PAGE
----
• Blog
POSTED ON: 04 September 2019
BIO conference sign on Philadelphia street - 390 400 0.97

Henry French, Head of Specialist Marketing and Communication at The Institute of Cancer Research, gives an update on a visit to the USA.

Recently I made a trip across the pond to Philadelphia in Pennsylvania, USA to represent The London Cancer Hub. It was a pleasure to meet existing collaborators with The Institute of Cancer Research, London – one of the partners in the project – and to see some new faces too.

The occasion was BIO 2019, this year’s instalment of the world’s biggest and most influential partnering conference for global life sciences. Across five days, business development staff from across the whole of the life sciences industry mixed with investors, executives and scientists in a packed-out Philadelphia Convention Centre, one of only a handful of venues across the USA large enough to accommodate all 16,000 of us.

The London Cancer Hub was part of the UK’s official delegation led by the Department of International Trade (DIT), which helps to secure inward investment to the UK. Dozens of UK universities, businesses, regional investment bodies and major projects like The London Cancer Hub were represented, painting a very healthy-looking picture for our life sciences industry in the global context.

We were guests of MedCity, which represents life sciences across London and the South East of England and was promoting The London Cancer Hub alongside a range of investment opportunities for partners in the USA. One of the early highlights at BIO 2019 was MedCity CEO Sarah Haywood’s talk about their Advanced Therapies Network, which is connecting UK experts and offering opportunities for international involvement.

BIO 2019 highlights

Other highlights of my time on the UK pavilion included meeting representatives of the Japanese Bioindustry Association, which is involved in arranging the Bio Japan conference in October – and at which our Chief Executive, Professor Paul Workman, will represent UK research and showcase The London Cancer Hub in a keynote lecture.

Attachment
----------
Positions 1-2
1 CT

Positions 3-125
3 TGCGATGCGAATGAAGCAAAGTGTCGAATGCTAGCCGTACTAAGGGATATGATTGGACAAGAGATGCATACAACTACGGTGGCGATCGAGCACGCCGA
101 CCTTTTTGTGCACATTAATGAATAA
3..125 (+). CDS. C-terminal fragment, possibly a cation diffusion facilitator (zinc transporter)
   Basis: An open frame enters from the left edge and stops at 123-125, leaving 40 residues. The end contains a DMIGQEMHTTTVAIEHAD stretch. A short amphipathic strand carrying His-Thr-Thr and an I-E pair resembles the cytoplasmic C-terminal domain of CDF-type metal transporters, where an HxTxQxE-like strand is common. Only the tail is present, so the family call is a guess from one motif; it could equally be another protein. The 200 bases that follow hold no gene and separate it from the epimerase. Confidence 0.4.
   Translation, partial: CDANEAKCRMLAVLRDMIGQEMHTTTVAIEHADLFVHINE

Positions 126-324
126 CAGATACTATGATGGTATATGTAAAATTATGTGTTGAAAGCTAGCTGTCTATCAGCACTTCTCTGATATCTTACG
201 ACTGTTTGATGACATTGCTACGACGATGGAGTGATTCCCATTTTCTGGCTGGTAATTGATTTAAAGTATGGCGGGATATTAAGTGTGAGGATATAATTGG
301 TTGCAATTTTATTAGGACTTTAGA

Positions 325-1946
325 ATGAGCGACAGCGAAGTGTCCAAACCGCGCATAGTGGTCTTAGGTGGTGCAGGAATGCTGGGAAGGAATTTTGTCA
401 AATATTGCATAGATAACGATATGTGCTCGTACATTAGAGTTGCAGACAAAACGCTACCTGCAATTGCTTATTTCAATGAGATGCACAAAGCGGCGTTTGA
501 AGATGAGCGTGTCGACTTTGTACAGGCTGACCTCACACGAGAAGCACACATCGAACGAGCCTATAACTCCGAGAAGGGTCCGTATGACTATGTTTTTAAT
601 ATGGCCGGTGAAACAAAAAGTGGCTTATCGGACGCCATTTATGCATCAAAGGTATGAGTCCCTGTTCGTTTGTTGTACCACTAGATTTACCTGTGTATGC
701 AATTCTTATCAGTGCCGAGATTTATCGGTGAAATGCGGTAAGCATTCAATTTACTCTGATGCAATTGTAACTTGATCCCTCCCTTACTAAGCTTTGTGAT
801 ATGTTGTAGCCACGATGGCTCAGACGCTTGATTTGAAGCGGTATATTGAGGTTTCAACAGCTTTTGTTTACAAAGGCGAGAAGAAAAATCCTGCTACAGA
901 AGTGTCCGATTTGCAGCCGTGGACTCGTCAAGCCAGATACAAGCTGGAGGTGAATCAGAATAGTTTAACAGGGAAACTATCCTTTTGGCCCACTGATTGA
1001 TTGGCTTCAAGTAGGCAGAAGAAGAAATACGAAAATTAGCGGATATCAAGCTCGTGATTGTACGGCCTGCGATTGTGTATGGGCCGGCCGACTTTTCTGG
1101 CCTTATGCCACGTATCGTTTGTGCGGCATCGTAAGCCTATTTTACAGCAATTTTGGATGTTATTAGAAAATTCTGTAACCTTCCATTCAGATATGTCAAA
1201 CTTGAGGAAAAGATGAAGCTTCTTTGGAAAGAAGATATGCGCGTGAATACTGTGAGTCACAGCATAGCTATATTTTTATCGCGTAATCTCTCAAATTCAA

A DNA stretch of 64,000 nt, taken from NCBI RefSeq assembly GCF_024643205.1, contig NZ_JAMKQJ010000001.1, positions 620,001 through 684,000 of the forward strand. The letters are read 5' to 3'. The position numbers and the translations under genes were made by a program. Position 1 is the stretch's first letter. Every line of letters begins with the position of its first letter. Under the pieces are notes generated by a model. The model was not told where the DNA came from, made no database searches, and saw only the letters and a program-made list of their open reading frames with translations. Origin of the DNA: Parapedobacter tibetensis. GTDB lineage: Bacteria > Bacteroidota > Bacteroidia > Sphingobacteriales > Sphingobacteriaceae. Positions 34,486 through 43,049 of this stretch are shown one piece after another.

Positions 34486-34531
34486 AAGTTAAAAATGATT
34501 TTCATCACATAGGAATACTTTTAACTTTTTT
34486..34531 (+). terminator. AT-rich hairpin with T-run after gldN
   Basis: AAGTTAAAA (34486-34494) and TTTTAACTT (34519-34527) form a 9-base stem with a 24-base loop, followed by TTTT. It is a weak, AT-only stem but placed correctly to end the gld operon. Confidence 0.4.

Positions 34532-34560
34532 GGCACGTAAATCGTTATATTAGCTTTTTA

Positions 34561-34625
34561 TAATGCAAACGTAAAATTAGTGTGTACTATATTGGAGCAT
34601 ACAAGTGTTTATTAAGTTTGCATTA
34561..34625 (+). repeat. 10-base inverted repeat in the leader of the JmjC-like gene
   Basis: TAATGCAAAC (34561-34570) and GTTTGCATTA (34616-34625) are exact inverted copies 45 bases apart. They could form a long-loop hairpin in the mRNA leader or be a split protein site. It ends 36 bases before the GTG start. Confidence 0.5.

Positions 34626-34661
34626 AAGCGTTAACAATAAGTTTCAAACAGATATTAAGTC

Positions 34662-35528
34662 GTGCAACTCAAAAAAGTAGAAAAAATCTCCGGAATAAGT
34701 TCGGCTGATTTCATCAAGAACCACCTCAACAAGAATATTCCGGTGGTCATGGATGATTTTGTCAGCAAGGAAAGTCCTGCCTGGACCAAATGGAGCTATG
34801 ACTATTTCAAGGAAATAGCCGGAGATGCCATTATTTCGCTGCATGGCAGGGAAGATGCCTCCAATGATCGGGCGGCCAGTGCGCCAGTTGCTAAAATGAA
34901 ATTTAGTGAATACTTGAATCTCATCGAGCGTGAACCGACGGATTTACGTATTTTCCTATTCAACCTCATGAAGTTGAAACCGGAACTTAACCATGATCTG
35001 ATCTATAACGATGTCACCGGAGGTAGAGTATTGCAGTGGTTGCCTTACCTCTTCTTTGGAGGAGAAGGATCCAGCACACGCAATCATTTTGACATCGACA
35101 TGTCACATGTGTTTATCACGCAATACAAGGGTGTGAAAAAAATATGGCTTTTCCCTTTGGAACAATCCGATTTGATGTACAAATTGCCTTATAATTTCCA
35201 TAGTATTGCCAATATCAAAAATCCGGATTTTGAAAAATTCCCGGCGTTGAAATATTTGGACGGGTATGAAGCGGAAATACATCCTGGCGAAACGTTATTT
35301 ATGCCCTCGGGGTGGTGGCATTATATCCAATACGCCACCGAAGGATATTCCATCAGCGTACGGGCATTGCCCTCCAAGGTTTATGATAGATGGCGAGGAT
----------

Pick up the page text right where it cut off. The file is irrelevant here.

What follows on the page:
Alongside meeting a range of business representatives from across the world, it was also a pleasure to see some familiar faces from UK organisations including Domainex – originally a spin-out from The Institute of Cancer Research, Birkbeck College and University College London – and One Nucleus, which has helped us at the ICR on our popular Partnering to Defeat Cancer industry-scientist networking events.

I also represented the ICR in a series of 1:1 meetings with companies who were interested in possible opportunities to partner with our scientists on a range of research programmes. These meetings were overseen by the ICR’s Enterprise Unit, which acts as its technology and knowledge transfer hub and which oversees its business engagement strategy.

Drug discovery in oncology

The ICR is already one of the world’s most successful higher education institutions at commercialising research in partnership with industry, demonstrated again this year by its performance across a range of metrics. We have more than 100 active partnerships with a range of companies, from small biotech and medtech firms to big pharma.

A cornerstone of our success is our world-leading programme of academic drug discovery, which has led to drugs like abiraterone (brand name Zytiga) becoming mainstays of cancer treatment around the world.

So it was a pleasure to talk to delegates at BIO about the launch of the ICR’s new flagship £75m Centre for Cancer Drug Discovery, due to open in the first half of 2020 and which will further enhance the ability of our scientists to partner with industry to take its drugs to market.

The Centre for Cancer Drug Discovery represents just part of the opportunity for new collaborations at The London Cancer Hub, where one of the world’s most successful oncology research institutes is expanding its efforts in innovative new areas.

Hugely ambitious in scale and scope, The London Cancer Hub aims to become the world’s leading centre for cancer research, treatment, education and enterprise and once complete is projected to contribute around £1.2 billion per year to the UK economy.

Partnerships with industry will be central in fulfilling our long-term vision as the project now enters a new and exciting phase.

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